Illustrate this by including examples of social policy which have a negative impact on women.
This essay will attempt to establish if politics introduced over the past decade have managed to eradicate the inequalities that women are faced with in a modern society. Due to the word limit of this essay it will only give firstly a brief explanation of the meaning of the term feminine- proceeding to poverty before moving on to vows on primary evidence and the implications it has had on women’s choices when bringing up a family and entering the labour market and the significant impacts it has on their choices. It will then finish with concluding weather or not new labours politics have managed to create a fair and just society in giving women the equal opportunities that feminists have been campaigning for ever since the first women’s movement was established in 1911.
Feminists have evolved over the last century in campaigning and promoting for the same rights, as their male in areas such as benefits, equal pay opportunities. Throughout this era there have been three waves of feminism, however as previously stated limitations can only allow this essay to give a brief overview therefore although feminists can be categorised into socialist feminism, Marxist feminists and racial feminism. They all have a conscious that social politics have been made by a patriarchy society in which the struggle for power relations between male and female is still a significant negative impact on who, how and when politics are made.
However it could go deeper and argue that it is cultural and societal influences that have engineered the way in which men and women are seen differently even though both are citizens and should be given equal status and therefore should result in the outcomes of social policy to be equal and fair. But as history shows us over time women have been the clients and purchasers of the welfare state and the redistribution of welfare has therefore resulted and as we shall see is still resulting in feminists arguing for reform as social politics are often too quick to assume women’s roles in society.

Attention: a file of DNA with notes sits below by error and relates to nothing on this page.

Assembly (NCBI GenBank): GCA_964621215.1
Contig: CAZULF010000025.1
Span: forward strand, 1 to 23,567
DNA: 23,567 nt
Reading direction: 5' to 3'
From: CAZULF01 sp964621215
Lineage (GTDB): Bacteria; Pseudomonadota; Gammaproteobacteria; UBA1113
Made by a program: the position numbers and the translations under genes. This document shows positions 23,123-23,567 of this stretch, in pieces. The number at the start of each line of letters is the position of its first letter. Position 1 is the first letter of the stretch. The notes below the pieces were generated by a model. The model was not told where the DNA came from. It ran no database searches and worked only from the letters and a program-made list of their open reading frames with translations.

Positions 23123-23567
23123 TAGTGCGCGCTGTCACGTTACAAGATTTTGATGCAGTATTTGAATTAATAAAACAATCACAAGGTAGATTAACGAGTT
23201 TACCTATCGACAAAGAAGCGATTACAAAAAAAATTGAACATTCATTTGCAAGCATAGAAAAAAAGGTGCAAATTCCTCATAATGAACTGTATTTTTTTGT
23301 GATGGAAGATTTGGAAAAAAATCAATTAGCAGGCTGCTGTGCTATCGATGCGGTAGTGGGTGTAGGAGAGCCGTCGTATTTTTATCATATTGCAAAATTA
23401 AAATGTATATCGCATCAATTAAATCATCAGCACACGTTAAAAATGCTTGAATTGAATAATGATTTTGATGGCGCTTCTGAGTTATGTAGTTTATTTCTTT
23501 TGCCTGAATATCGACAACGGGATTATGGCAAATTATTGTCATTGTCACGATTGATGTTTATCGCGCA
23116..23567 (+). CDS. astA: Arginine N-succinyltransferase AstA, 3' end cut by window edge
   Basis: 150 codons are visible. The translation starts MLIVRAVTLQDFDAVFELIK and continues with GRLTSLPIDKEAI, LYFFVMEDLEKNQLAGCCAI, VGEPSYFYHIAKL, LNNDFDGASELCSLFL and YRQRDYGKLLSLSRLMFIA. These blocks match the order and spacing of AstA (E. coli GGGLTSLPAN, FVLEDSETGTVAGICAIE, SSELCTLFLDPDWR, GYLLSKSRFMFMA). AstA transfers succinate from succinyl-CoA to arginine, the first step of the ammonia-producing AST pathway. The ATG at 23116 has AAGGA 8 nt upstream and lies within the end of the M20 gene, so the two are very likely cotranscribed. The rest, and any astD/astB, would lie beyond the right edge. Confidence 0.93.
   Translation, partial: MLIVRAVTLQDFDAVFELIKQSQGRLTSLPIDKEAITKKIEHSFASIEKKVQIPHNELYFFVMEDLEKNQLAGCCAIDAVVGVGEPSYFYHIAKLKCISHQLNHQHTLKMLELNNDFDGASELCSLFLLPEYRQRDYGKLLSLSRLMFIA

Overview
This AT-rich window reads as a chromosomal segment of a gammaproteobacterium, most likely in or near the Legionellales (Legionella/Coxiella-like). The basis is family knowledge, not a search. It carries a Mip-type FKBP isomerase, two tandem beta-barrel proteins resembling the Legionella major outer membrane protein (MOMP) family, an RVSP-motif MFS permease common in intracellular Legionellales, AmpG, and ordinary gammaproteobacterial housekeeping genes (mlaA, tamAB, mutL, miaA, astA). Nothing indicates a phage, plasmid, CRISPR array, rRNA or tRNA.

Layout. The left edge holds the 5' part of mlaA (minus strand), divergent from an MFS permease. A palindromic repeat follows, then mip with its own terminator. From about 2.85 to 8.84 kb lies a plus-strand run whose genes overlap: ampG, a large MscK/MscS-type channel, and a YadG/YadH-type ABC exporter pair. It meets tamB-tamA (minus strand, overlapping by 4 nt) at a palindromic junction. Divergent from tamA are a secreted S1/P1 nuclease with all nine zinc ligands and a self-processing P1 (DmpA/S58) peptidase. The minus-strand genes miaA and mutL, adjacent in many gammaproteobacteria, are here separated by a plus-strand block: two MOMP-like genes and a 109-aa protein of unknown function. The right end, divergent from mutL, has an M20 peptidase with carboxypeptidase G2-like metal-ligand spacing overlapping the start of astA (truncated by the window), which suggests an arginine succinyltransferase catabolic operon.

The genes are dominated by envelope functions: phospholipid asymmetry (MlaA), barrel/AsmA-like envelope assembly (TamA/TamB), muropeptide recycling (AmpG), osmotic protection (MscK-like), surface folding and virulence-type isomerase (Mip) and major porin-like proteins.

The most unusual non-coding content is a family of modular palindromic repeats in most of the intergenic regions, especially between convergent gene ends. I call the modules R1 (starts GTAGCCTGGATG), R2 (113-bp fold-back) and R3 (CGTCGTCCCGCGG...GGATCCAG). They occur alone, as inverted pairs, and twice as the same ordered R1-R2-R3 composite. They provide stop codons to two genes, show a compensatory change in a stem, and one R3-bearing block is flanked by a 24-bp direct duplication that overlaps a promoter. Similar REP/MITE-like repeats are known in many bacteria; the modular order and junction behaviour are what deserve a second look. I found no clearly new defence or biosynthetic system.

To gain a deeper understanding of the term feminisation of poverty thesis this essay will begin by explaining the term feminism and poverty before concluding with an explanation of the term feminisation of poverty. Feminists have a long tradition for arguing for policy changes to make life better for women. Since the first international women’s day in March 1911 the face of poverty remains distinctly female. (Taylor- New statesman pg 10) Early socialist feminists were concerned with what governments of the day takes in areas of social security taxation, health, education, housing, employment or anything that directly impacts on families and family life. ( Student’s Companion p166) All these areas are very important due to the impact it can have on the quality of life for the children which is therefore why social feminists continue to campaign to enhance the poverty gap felt by women, thus closing the social divisions of welfare distribution. Marxist feminists see women’s roles from a capitalist economic system and that women should change to meet the demands of the economy which in turn saw the state as consolidating unequal relations of power. This is evident as the west state has not equalised opportunities it has instead served to each women into domestic housewife and carer roles and as the socialist feminists argue limits education and career horizons by keeping them out of the labour market. (Ordering Lives p131) Finally looking at the radical feminists who would agree to all of the arguments above but go further by stating hierarchical power relations and structured outcomes and these inequalities faced by women is “power relations embedded in traditional family structures”. (Ordering Lives p64) Foucault’s theory of...